Making a material difference
Meet Dr. Hillel Aharoni
Dr. Hillel Aharoni
From the treacherous waters of Homer’s “The Odyssey” to the guild of Faceless Men on HBO’s Game of Thrones, the phenomenon of shapeshifting—the fantastical ability of a creature, or object, to change in appearance—has timelessly thwarted the plans of gods and men throughout mythological folklore. Working hand-in-hand with engineering collaborators, Dr. Hillel Aharoni is the theoretical architect behind programs that train rubberlike sheets to adopt a 3D shape when heated and then revert to a flat plane when cooled again.
Pre-programming shapes to form and then deform in a specific way could be critical to the creation of future drug delivery mechanisms, architectural designs, aerospace equipment, flexible electronics, and artificial skin—or even faces—for burn patients.
“The ultimate goal is to have a universal design scheme,” Dr. Aharoni says. “We want the ability to have a flat sheet and tell it to make a specific shape and go back to being flat when we want it to.” During his postdoctoral fellowship at the University of Pennsylvania, Dr. Aharoni and his colleagues incorporated a numerical approach that enabled a rubberlike material—known as liquid crystal elastomer sheets—to morph into spheres, leaves, and eventually even faces—a more complicated task due to the subtleties that dictate curvatures. Today, he is continuing this work with collaborators at the Weizmann Institute—Dr. Efi Efrati and PhD student Itay Griniasty, in the Department of Physics of Complex Systems—employing an analytical approach to optimize the development of more robust, less residually stressed surfaces.
Like an IKEA sofa
“The question is, given such materials, how do you choose the direction of shrinking at every point, in order for the shape to change in a very specific way?” he asks. Such versatile materials could have a multitude of applications, enabling scientists and engineers to construct pluripotent objects—objects with a range of characteristics and capabilities—such as flat sheets capable of forming into a face with one signal and into an apple with another. In drug delivery, a capsule could hold a drug and release the medicine in a certain environment, and then continue its mission and release a second medicine elsewhere, he adds.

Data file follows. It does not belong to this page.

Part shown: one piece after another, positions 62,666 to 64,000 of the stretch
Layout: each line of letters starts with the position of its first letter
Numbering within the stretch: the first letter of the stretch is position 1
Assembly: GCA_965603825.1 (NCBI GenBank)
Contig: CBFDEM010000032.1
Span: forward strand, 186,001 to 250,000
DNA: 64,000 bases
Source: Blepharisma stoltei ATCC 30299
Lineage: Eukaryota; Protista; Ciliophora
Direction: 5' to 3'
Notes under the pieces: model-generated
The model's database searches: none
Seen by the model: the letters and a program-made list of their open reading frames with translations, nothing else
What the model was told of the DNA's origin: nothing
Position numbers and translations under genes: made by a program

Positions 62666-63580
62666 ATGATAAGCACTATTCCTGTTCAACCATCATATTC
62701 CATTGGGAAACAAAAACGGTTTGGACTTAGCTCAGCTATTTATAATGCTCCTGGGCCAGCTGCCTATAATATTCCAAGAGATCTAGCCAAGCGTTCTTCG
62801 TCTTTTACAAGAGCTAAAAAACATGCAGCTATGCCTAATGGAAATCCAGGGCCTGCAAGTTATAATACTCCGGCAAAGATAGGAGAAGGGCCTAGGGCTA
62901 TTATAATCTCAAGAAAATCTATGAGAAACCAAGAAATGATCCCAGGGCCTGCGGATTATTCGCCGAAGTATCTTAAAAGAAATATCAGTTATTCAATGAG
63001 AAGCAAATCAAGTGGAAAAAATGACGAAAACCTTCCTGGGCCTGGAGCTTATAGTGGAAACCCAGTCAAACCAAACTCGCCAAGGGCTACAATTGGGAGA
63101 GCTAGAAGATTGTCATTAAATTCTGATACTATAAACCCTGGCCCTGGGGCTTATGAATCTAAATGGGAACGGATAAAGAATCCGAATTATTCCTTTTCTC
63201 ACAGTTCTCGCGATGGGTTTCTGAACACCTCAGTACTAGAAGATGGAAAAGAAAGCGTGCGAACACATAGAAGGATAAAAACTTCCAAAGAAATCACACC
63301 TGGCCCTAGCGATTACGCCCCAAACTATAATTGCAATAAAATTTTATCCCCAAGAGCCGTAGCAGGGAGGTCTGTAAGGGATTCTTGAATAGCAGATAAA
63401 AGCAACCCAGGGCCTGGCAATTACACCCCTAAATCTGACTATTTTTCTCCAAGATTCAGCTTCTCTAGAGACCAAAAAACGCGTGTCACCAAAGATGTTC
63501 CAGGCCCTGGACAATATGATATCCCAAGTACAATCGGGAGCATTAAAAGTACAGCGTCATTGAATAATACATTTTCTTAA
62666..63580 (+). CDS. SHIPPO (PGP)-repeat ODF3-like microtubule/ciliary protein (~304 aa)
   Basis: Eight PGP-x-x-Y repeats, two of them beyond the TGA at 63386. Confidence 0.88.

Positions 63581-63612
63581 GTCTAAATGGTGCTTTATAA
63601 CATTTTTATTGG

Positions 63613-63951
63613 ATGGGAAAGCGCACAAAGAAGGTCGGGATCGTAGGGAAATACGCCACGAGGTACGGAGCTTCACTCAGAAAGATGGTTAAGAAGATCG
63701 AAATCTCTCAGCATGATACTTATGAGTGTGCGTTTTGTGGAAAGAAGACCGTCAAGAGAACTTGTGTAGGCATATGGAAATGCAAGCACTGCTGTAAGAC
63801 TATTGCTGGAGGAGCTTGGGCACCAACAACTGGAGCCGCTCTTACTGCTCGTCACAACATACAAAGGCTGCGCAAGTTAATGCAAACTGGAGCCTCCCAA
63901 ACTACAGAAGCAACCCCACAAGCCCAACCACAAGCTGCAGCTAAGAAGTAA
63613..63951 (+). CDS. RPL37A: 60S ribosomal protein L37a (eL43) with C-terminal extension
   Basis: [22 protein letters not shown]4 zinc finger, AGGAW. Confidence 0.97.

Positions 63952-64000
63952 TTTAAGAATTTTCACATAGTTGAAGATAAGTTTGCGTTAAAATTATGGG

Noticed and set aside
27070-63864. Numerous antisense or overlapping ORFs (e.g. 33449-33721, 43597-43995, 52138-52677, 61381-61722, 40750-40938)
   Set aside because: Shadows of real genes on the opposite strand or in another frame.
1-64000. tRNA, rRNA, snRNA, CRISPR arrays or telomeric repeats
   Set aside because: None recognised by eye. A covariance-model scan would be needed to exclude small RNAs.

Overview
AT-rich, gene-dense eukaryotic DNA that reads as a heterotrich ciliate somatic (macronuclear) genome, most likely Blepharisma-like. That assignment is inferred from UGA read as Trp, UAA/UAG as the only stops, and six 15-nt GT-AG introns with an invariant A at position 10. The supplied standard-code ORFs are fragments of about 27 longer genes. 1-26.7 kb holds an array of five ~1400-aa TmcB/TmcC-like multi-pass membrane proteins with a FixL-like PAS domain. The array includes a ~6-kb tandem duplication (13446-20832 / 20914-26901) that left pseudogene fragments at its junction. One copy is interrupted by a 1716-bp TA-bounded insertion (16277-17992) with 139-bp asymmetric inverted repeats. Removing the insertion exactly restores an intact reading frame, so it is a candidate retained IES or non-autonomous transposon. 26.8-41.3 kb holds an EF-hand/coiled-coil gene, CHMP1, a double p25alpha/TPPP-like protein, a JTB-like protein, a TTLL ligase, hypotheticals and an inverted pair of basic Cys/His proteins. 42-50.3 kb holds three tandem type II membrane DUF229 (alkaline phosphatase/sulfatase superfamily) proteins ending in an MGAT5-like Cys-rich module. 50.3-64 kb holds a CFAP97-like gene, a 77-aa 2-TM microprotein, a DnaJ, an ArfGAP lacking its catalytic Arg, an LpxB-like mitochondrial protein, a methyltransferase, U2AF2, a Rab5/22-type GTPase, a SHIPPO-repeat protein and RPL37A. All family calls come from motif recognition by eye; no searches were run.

Dr. Aharoni likens the deforming process to a futuristic shopping experience for an IKEA sofa. Today, shoppers purchase pre-cut pieces, assemble them, and take them apart when they want to replace or dispose of the item. An IKEA sofa made from pluripotent materials, on the other hand, would arrive in a flat box with multiple buttons that could allow the shopper to change furniture design with ease—enabling the sofa to remold itself rather than replacing it.
“The applications are really endless,” he says. “My job is to find out how you can use such materials to make everything that you want. Later on, other people will think of more applications.”
Hailing from Kibbutz Yifat in northern Israel, Dr. Hillel Aharoni completed his BSc in physics and mathematics, followed by his MSc and PhD in physics, at the Hebrew University of Jerusalem—graduating in 2015. He then moved on to the University of Pennsylvania’s Department of Physics and Astronomy, where he completed a postdoctoral fellowship under the supervision of Prof. Randall Kamien. In 2019, he joined the Department of Physics of Complex Systems at the Weizmann Institute of Science.
During his PhD studies, Dr. Aharoni was the two-time recipient of a Racah Prize for Excellence in Research and Teaching. As a postdoctoral fellow, he earned an ILCS Early-Career Award: the Michi Nakata Prize from the International Liquid Crystal Society. Dr. Aharoni has had a lifelong passion for science, having grown up with parents who are both biologists. In his spare time, he enjoys playing chess, as well as spending time with his children and his wife—a sociologist, writer, and comedian.